Former Secretary of Defense General James Mattis was in Dallas Thursday for this year's annual meeting of the Dallas Citizens Council.
Mattis answered questions from the Carlyle Group's David Rubenstein, who asked Mattis if he had any regrets about becoming the Secretary of Defense.
Mattis resigned last December, after policy differences with the President. Mattis says he does not live a life of regrets.
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"I was brought up by the greatest generation, and I was brought up to believe that government service is an honor. It is a privilege, but it is a duty, and whether the President of the United States asks you and they are a Republican or a Democrat, it does not matter. As long as you are prepared to do it as long as you can do it, then the response is affirmative,” said Mattis.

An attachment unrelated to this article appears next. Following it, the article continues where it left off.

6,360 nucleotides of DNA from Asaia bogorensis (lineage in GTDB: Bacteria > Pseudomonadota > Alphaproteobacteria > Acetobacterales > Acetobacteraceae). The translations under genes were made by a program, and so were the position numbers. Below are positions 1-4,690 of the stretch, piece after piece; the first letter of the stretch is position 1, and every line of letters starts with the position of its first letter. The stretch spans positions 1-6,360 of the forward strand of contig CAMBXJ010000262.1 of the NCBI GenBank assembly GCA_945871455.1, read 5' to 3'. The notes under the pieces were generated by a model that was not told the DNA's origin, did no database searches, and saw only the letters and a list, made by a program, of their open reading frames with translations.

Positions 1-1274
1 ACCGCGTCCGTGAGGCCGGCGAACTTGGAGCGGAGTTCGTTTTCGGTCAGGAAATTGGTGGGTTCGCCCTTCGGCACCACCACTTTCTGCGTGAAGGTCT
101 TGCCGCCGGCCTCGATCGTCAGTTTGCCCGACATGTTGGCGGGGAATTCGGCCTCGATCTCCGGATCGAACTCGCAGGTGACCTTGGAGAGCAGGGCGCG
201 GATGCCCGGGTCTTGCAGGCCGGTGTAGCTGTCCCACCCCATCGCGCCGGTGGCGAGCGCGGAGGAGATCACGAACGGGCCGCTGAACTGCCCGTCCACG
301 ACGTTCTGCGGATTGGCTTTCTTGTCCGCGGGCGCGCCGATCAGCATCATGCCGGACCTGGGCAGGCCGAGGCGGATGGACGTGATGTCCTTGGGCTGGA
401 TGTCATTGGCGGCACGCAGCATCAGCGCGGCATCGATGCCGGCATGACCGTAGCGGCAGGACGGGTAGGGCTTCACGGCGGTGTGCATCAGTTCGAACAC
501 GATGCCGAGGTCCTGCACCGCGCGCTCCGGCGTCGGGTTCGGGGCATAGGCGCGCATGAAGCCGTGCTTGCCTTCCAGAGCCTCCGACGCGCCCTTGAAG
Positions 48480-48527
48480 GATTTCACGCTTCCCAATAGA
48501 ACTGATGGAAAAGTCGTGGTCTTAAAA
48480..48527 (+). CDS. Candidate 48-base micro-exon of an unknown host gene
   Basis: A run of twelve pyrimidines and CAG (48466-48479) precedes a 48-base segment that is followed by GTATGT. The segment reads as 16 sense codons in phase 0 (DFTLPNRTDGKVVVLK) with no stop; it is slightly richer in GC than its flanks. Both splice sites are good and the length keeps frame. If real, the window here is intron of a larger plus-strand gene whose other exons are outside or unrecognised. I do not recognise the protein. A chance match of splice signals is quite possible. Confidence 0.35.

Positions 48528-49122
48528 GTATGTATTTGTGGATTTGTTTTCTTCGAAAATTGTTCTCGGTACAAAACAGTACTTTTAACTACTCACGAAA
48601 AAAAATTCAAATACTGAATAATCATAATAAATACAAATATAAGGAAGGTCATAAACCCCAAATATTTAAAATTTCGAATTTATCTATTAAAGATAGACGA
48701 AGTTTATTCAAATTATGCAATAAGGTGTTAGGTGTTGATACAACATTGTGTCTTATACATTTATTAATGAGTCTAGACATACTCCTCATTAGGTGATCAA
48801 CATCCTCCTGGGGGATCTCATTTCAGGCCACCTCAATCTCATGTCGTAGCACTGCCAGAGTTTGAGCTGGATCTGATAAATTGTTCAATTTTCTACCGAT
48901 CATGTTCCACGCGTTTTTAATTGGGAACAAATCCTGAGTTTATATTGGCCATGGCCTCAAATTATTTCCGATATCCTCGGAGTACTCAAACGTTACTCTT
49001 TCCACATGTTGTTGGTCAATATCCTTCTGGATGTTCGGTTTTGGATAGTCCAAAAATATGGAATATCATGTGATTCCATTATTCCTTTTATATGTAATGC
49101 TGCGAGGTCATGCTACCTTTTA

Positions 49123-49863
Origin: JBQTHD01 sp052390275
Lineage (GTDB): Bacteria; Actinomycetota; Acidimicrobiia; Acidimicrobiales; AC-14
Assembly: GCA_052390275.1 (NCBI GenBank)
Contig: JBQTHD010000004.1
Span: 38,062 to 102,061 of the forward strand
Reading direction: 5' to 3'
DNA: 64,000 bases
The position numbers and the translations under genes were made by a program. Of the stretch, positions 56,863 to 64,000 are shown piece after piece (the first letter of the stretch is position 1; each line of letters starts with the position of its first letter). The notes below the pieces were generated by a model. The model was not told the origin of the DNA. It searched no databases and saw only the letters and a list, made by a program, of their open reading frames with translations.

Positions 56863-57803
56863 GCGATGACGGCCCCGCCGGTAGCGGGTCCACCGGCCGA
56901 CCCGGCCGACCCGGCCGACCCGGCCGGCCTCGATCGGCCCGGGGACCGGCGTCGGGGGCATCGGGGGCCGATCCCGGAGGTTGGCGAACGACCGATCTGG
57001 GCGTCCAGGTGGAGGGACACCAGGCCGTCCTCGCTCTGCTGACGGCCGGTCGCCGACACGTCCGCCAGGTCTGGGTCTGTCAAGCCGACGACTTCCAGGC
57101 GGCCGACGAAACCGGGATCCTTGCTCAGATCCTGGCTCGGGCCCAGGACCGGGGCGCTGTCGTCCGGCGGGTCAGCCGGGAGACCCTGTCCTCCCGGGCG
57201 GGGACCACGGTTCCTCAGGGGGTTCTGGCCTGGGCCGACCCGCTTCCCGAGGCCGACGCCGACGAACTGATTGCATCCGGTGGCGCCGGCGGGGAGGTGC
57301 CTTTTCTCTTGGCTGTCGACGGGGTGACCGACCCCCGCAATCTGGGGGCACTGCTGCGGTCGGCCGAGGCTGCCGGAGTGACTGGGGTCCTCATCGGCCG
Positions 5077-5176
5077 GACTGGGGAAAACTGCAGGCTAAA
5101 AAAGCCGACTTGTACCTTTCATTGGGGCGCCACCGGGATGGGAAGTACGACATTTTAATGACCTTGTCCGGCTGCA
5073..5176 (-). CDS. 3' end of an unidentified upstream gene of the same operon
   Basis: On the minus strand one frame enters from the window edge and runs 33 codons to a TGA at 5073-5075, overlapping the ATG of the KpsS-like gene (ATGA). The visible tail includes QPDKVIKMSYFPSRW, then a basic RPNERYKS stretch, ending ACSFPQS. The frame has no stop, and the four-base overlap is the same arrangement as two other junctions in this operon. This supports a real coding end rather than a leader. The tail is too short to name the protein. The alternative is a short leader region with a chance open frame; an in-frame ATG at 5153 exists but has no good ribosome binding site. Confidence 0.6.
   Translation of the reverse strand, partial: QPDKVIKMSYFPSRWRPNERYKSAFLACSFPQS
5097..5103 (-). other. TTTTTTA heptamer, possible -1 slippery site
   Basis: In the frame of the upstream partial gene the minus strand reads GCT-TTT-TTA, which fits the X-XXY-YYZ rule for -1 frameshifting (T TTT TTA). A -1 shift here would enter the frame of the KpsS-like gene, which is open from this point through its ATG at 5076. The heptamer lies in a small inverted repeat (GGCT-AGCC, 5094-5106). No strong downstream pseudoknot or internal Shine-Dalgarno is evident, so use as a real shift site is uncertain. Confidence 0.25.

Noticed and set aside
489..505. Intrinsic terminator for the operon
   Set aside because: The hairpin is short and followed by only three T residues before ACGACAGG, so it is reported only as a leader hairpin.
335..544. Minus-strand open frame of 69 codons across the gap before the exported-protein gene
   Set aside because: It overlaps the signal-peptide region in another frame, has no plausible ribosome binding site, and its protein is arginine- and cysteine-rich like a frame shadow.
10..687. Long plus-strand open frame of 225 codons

The conversation was about 40 minutes, and Rubenstein asked what are the most important national security issues and challenges for the United States today.
"The primary threats to the country, to answer your question David, are clearly authoritarian regimes that are acting badly. And in terms of urgency it would be North Korea. In terms of power it would be Russia, and in terms of political will it would be China," he added.
The discussion touched on foreign policy, Mattis' military career and life. He also expressed concern about civility.
"I am very concerned these days about the contempt, the rancor that I see among some Americans. It is one thing to have a good strong argument, and elections are divisive. You know you are supposed to divide, I want you to vote for me, and David said no, vote for him, and we divide. But when the election is over, we got to come back together. And I am very worried about how we treat one another in this country," said Mattis.
Mattis said one thing he loves about Texas is that people here seem to get along better, and that there is a spirit in this state.